Newspaper article Pittsburgh Post-Gazette (Pittsburgh, PA)

They Love Iran Yet Sit in Jail Jason and Yeganeh Told Me Wonderful Stories of Their Country, and Then Disappeared, Writes TV Host Anthony Bourdain

Newspaper article Pittsburgh Post-Gazette (Pittsburgh, PA)

They Love Iran Yet Sit in Jail Jason and Yeganeh Told Me Wonderful Stories of Their Country, and Then Disappeared, Writes TV Host Anthony Bourdain

Article excerpt

I desperately wanted to film in Iran. My TV show, "Parts Unknown," examines cuisines and cultures around the world, and I've found that if I merely show up and ask simple questions - "What's for dinner? What do you like to eat? Do you like to cook? Where did his dish originate and why?" - people always surprise me.

I try to suspend judgment, to put aside what I know or think I know and travel without fear or prejudice. I try, first and foremost, to be a good guest.

People everywhere are proud of their food and their culture, and even where they have little reason to be kind to an American (Vietnam, Cuba, Gaza, the West Bank), I've been welcomed with enormous generosity again and again: the kindnesses of strangers.

I'd heard that the Islamic Republic would be, once I got inside, particularly hospitable and rewarding.

It took many years of trying, but we finally received approval from the government, and I flew to Tehran with my crew of four in June. While there are certainly restrictions to shooting a TV show in Iran, the country was exactly as we'd heard from those Westerners who'd been there: ridiculously, outgoingly friendly.

The officials I met while filming there were welcoming, even enthusiastic, that a Western television crew wanted to look at their country from a more culinary and cultural point of view. The sinister-sounding ministry in charge of our approvals was congenial and actually helpful.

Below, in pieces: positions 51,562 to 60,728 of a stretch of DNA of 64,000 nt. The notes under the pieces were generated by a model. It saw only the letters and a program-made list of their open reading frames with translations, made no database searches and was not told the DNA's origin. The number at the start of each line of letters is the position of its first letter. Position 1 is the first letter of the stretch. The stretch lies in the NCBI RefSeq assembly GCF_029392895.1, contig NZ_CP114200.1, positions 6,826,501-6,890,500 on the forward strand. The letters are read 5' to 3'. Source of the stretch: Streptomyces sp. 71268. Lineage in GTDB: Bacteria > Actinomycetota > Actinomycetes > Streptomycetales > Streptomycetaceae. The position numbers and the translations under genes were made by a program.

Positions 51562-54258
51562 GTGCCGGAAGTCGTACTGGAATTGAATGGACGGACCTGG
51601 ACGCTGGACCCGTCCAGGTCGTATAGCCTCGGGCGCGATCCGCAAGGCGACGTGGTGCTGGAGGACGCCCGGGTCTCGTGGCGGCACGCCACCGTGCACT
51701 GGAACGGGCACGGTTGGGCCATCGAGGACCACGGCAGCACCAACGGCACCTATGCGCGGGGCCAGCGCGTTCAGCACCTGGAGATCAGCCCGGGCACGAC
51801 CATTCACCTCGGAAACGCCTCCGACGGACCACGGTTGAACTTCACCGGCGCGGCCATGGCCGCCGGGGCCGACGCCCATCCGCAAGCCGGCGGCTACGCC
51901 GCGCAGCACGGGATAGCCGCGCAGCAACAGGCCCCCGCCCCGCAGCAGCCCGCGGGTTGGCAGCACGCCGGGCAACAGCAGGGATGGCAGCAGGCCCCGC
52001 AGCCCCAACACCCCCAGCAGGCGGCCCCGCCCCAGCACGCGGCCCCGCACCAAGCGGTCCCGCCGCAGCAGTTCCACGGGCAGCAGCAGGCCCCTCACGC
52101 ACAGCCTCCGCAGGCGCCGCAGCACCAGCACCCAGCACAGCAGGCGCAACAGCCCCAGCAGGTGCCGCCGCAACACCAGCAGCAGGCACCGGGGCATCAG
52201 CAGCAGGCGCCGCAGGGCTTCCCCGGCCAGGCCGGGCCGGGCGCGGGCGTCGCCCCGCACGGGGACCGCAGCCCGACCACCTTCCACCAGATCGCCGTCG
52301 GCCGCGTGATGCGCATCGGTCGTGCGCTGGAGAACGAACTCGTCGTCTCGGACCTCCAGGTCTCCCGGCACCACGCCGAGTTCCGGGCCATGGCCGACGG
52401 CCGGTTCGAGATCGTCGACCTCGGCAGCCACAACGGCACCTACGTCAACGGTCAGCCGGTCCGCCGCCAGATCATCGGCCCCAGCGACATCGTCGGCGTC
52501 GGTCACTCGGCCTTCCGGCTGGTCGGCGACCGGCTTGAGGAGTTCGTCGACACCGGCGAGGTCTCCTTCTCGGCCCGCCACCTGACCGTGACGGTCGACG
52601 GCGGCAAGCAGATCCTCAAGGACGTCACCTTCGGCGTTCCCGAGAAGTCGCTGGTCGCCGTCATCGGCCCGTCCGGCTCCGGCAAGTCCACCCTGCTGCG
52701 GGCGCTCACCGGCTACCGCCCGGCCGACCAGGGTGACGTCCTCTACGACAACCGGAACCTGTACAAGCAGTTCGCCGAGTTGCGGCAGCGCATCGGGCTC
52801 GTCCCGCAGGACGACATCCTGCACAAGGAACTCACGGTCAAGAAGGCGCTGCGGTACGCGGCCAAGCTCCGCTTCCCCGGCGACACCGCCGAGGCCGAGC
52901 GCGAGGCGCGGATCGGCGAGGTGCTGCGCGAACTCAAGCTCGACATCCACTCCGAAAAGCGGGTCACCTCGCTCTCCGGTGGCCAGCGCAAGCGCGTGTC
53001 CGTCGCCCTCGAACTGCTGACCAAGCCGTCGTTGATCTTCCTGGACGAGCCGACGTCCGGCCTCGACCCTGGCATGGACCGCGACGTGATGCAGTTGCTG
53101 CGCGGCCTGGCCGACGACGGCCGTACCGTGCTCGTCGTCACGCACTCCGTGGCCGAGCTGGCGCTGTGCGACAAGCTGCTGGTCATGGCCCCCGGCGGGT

If there was surveillance, it was unobtrusive. There were none of the clumsy attempts to shape our experience that we've endured in, for instance, Romania and Egypt.

Our crew explored Tehran and Isfahan, eating some spectacularly delicious and sophisticated food. We were welcomed with open arms at every restaurant we visited. (The proprietors of our hotel in downtown Tehran must have found out from our visas that it was my producer's birthday, because they invited us all down to the office, where they surprised us with a cake.)

It was at one of these long lunches where I met Washington Post correspondent Jason Rezaian and his wife, Yeganeh Salehi. They were well-known and liked in Tehran and were referred by mutual friends who knew that experienced English-speakers - with a unique perspective from straddling both worlds - would be helpful to our production.

A few weeks later, they were mysteriously arrested and detained. Based on what they told me, I cannot possibly understand why. Here's what happened.

One afternoon, our crew piled into a production van and drove from the hotel to a restaurant in the mountains on the outskirts of Tehran. It's an area where thousands of locals go each weekend to stroll, to eat, to relax. The view of Tehran from the terrace was spectacular, so it was a lovely place to film.

We lingered there eating the famously delicious chelo-kebabs, saffron rice and flat bread. …

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